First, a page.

By Souhail Karam
Vietnamese president to meet business leaders, officials and Saudi King during visit.
Vietnam will sign an agreement with Saudi Arabia to encourage Saudi Aramco to invest in two refineries to be built in the Asian country, and welcomed Saudi firms' interest in investing in rice cultivation in Vietnam. Like other Gulf Arab countries that rely on food imports, Saudi private firms have intensified efforts over the last two years - with the blessing of their government - to buy or lease land in developing nations to ensure supplies after a spike in commodities prices in 2008.
The kingdom is among the world's top five rice importers while Vietnam is the world's second largest rice exporter.
Vietnam's President Nguyen Minh Triet on Saturday began a rare visit to Saudi Arabia flanked by officials from state oil units Petrovietnam and Petrolimex.
Before meeting King Abdullah later on Saturday and officials at Saudi Aramco on Sunday, Triet met Saudi business leaders who asked for flexible investment regulations and access to Vietnam's farmlands and for its abundant pool of workers to be brought over to the kingdom.
Addressing the gathering, Mohamed al Rajhi, a member of the Saudi Council of Chamber, said: "We certainly want to invest in Vietnam's rice cultivation."
Agreeing, Triet said: "All of your proposals shall be met immediately."
He added: "In fact we will exceed your demands". He said agriculture, oil and industry were sectors in Vietnam he was keen to see Saudi capital being invested in.
A senior Vietnamese official said the two countries would sign a protocol agreement to boost cooperation in the oil, gas and petrochemical industries and mineral resources.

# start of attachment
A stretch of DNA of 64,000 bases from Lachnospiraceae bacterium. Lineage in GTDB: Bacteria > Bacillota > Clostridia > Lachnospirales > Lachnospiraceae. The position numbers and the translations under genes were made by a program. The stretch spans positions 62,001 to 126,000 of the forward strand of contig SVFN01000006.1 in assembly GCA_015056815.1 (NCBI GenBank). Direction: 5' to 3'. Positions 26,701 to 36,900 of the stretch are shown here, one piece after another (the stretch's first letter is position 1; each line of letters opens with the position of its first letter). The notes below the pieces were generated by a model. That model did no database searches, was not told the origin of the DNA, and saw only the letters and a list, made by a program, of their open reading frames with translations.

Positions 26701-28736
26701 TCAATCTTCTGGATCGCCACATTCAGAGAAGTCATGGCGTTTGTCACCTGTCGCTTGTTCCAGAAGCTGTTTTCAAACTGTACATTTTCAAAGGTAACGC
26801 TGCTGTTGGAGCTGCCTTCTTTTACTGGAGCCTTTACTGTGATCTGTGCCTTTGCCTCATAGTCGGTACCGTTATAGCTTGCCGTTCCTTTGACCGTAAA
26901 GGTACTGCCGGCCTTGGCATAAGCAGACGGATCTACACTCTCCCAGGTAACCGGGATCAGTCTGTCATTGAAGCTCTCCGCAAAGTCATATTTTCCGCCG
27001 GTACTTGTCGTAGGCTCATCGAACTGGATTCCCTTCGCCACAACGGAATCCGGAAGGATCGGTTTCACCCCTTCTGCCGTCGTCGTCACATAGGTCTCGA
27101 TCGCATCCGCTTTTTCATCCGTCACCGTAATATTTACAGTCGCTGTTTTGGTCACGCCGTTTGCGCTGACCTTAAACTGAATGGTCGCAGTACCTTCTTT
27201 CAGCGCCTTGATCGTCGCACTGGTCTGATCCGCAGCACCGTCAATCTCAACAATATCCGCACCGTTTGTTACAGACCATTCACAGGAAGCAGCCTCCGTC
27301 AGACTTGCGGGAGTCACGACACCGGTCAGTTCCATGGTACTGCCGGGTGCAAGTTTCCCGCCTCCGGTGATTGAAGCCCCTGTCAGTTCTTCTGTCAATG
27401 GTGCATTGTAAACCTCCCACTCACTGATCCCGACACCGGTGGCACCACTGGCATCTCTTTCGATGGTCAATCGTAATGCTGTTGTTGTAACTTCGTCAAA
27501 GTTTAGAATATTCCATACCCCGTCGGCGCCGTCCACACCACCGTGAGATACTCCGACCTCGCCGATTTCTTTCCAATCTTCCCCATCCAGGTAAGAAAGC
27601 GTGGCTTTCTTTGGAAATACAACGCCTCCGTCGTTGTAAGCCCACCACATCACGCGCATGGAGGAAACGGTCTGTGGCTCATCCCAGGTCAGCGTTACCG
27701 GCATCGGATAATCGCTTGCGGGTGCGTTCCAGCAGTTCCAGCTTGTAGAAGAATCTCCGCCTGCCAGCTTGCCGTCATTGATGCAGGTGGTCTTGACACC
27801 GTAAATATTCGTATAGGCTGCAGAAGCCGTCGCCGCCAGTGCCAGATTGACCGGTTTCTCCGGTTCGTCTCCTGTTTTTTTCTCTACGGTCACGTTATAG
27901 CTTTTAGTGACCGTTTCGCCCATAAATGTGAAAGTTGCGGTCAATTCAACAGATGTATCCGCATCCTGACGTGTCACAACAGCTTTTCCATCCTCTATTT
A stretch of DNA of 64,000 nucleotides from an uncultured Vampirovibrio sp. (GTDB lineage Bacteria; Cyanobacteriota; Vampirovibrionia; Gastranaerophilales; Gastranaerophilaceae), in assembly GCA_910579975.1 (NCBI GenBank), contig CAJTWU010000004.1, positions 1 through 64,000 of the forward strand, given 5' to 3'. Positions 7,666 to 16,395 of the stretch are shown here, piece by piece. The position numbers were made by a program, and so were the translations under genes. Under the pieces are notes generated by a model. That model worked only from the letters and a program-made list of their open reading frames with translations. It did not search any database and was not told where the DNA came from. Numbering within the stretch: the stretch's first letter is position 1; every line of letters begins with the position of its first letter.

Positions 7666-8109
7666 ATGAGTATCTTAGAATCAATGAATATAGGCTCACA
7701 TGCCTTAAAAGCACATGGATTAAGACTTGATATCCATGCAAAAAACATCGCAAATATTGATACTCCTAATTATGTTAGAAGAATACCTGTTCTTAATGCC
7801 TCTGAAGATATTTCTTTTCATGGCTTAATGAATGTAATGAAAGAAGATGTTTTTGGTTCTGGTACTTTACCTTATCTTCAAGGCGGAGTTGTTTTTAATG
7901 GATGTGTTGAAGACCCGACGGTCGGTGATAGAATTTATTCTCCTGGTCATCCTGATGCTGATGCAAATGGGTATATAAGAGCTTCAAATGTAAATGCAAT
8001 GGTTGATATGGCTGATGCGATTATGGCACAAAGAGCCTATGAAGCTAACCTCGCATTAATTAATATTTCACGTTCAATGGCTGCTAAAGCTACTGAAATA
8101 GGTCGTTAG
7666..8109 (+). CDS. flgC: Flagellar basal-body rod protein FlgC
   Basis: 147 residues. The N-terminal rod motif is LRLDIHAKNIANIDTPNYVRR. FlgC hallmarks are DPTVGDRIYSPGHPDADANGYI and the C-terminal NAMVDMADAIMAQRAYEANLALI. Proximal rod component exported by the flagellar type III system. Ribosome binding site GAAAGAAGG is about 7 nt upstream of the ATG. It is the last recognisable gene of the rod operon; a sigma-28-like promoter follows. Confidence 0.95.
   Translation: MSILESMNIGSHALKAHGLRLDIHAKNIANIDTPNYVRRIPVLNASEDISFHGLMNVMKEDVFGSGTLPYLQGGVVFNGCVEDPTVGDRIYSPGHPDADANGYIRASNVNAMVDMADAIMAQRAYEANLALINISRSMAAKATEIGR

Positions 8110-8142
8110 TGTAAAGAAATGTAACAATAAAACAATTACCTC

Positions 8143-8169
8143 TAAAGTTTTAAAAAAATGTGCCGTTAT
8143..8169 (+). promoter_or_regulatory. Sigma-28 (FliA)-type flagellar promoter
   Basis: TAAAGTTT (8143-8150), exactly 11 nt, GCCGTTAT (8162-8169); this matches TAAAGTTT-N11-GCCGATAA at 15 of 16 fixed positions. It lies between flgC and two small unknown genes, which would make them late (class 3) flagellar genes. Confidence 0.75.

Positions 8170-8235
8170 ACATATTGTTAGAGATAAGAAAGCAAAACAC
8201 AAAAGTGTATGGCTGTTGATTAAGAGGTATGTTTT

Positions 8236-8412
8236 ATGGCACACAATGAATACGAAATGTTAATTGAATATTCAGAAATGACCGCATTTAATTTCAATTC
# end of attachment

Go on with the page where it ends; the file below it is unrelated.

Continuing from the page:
The official said: "The agreement will basically encourage Saudi Aramco to invest in and supply crude oil to oil refineries the Vietnam government plans to build and at the same time open the door for Petrovietnam to engage in upstream activities in Saudi Arabia."
A senior Petrovietnam executive said one of the refineries, to be located in the province of Vung Tau, would offer up to 70 percent of its capital to a foreign partner and have a capacity of 200,000 barrels per day (bpd).
The executive, who asked not to be named because he was not allowed to discuss the details of the agreement before its signature, said: "Petrovietnam will take a very small share of the capital, up to 30 percent. The remainder can be given to one or two foreign investors."
He added: "We are encouraging Saudi Aramco to join us".
Nguyen Quang Kien, deputy general director at Petrolimex, said his firm is seeking foreign partners to get involved in another refinery with the same production capacity which would be located in the Van Phong Bay.
Speaking to Reuters, Kien said: "The plan is for us to take 30 percent and the rest will come from other partners. The refinery will have an overall capacity of 10 million tonnes per year, or 200,000 barrels per day."
Petrolimex commands 55 percent of the country's total retail fuel market.
He added: "We just obtained approval from the government for the project and the land allocation. We of course are looking to the Middle East for crude oil to supply this refinery".
Vietnam, a country of 86 million people and an annual economic growth topping 7 percent, has only one oil refinery - the 140,000 bpd Dung Quat plant - which is struggling with operating glitches.
Gasoline demand in Vietnam, Asia's second largest importer of the auto fuel, is still growing. Its imports are projected to increase by about 10 percent this year. (Reuters)